Indeed, a good question I'd say. Apple really polished the convenience part to the max, even if they had to restrict the OS to their own hardware only to do it. Yet it isn't dominant. Might be because it is pricey, sure, but as Mac fans themselves would say, the prices have been falling a bit too.

So if it's not convenience that plays the biggest role what else could it be, flexibility perhaps? What more flexibility could you have than with a Free Software powered PC? Smiling

Simon G Best wrote:

Now, suppose things in shops had another little sticker on them? Say, a little sticker with Tux on it, saying, "Tux Certified"?

I like that idea. I am not sure whether I'd agree with putting OSI behind this project, but I like the concept. Even if it would be OSI who would do it, as long as the sticker can be used with PCs which have only Free Software on them it'd sound good to me. Maybe we can have another sticker that says "100% Free Software" or even better "100% non-proprietary". The latter sounds like something closer to what general population would understand. Smiling

Simon G Best wrote:

To quote Del-boy, "Everyone's a winner!"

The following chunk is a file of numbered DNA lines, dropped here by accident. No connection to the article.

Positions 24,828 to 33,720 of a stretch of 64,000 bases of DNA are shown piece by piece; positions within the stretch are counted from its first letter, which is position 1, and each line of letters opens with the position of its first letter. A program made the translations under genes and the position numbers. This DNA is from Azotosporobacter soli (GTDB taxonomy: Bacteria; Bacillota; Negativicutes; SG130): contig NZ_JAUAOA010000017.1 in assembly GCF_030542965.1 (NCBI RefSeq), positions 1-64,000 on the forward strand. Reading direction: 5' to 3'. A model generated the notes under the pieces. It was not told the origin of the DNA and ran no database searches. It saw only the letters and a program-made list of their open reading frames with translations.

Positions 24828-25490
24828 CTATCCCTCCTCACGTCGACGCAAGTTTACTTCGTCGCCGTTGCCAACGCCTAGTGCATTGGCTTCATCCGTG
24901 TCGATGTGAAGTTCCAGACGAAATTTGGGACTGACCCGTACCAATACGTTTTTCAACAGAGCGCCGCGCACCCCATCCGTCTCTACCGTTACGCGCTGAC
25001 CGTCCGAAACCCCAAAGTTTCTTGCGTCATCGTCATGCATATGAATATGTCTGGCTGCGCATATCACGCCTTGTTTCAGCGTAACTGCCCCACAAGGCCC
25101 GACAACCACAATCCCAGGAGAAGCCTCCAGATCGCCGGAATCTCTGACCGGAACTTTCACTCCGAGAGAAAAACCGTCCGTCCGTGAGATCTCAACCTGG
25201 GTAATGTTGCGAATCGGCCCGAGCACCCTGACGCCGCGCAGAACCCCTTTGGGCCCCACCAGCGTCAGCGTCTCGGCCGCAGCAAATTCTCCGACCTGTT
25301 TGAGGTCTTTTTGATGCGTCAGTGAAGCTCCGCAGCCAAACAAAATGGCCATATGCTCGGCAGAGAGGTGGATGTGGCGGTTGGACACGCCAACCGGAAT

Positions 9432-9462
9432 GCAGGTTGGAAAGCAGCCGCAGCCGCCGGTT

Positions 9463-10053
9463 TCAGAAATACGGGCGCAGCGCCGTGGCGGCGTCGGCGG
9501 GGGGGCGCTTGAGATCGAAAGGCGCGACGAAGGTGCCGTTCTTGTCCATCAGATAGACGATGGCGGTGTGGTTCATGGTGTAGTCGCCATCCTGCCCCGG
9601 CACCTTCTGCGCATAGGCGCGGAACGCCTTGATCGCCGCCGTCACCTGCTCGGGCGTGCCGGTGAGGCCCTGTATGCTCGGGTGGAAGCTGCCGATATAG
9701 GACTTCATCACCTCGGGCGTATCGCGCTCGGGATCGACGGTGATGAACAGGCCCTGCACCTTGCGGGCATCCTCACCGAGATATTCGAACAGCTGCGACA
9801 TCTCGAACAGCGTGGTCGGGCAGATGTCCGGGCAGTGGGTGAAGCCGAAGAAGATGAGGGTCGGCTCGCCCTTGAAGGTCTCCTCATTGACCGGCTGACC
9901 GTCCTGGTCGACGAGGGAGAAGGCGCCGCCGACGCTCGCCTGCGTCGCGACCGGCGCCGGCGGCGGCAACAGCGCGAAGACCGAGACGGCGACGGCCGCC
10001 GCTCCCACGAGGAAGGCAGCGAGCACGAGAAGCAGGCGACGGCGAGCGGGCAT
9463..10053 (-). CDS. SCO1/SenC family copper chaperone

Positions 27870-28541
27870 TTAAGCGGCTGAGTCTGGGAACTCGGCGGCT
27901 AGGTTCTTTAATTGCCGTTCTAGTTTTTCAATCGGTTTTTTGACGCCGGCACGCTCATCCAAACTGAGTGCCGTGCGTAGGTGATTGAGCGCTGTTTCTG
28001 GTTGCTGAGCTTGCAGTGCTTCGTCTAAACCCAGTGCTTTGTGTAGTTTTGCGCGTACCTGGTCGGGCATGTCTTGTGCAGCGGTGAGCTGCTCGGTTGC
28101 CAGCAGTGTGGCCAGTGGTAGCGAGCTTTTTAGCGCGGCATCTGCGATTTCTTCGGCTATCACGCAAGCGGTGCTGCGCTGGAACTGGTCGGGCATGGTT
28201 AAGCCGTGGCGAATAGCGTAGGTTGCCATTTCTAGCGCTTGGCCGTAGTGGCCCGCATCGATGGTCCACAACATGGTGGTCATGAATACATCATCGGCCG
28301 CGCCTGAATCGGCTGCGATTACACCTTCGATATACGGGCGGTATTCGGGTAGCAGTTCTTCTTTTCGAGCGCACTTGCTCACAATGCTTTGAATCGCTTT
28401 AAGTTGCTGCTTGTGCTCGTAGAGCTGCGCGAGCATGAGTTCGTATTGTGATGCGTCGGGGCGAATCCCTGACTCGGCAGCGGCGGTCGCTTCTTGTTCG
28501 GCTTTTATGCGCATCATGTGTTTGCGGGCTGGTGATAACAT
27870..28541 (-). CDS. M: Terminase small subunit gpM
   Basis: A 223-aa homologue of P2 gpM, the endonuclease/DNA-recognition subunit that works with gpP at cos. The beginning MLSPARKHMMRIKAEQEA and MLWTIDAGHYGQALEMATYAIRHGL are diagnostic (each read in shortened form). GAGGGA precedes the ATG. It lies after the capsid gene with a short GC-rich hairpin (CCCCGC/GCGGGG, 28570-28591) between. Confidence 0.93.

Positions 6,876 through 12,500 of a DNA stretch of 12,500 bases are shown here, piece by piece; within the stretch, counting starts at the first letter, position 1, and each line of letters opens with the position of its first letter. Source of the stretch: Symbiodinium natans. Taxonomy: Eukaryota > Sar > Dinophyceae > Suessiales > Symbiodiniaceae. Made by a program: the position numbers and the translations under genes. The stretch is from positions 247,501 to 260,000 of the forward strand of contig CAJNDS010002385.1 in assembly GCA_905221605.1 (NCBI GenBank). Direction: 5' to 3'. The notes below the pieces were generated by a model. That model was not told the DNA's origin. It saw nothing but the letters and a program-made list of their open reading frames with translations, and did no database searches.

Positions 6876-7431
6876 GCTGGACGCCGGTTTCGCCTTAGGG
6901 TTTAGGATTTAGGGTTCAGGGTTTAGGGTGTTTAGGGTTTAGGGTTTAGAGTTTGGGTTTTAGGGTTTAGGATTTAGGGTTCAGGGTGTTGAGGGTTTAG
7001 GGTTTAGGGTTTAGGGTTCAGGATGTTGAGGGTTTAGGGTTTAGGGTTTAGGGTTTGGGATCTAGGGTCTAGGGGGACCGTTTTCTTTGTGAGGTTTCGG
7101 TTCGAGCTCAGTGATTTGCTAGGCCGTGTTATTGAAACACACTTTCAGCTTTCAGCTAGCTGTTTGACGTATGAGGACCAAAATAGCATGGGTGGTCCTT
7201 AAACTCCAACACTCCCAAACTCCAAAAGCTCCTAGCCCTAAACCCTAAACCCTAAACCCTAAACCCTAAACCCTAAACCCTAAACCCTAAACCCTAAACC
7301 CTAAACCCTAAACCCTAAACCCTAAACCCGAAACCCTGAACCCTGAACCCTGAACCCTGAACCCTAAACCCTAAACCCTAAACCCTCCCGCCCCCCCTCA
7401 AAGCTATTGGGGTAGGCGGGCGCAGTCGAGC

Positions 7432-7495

Oh Del-boy, always an optimist, never giving up. I like it! Smiling

Fully is the important word in that sentence to me

 
Quote:

I happen to believe that ownership of intellectual property will never __fully__ go away. Nor do I think it should, I think sharing should be voluntary or again it is not freedom.

Just to clarify I think software patents are absurd and definitely destructive to the software industry both free and proprietary. Software should be handled with copyright or "copyleft". In other words copying someone else's work if they do not want you to is stealing. But doing something similar in your own words(code) is not. However, content like movies and music are not likely to be "freed" in the sense many people talk about it because they do belong to the artist/studio(I hate what studios have become but the underlying concepts involved force me to accept their claims on the material) and can not be forced to be "free" in either the beer or freedom sense.

Again people are free to give away whatever they want and I am a huge fan of collaboration. But in the context of this discussion Linux will never enjoy a very wide uptake(IMO) if people are not free to use it the way they choose. Like, listening to popular music or watching movies.

Copyright, "Stealing"?

 
Anonymous wrote:

In other words copying someone else's work if they do not want you to is stealing.

"Stealing"? What is it that they cease to have if you copy the stuff they wrote without their permission?

Quote: Again people are

Quote: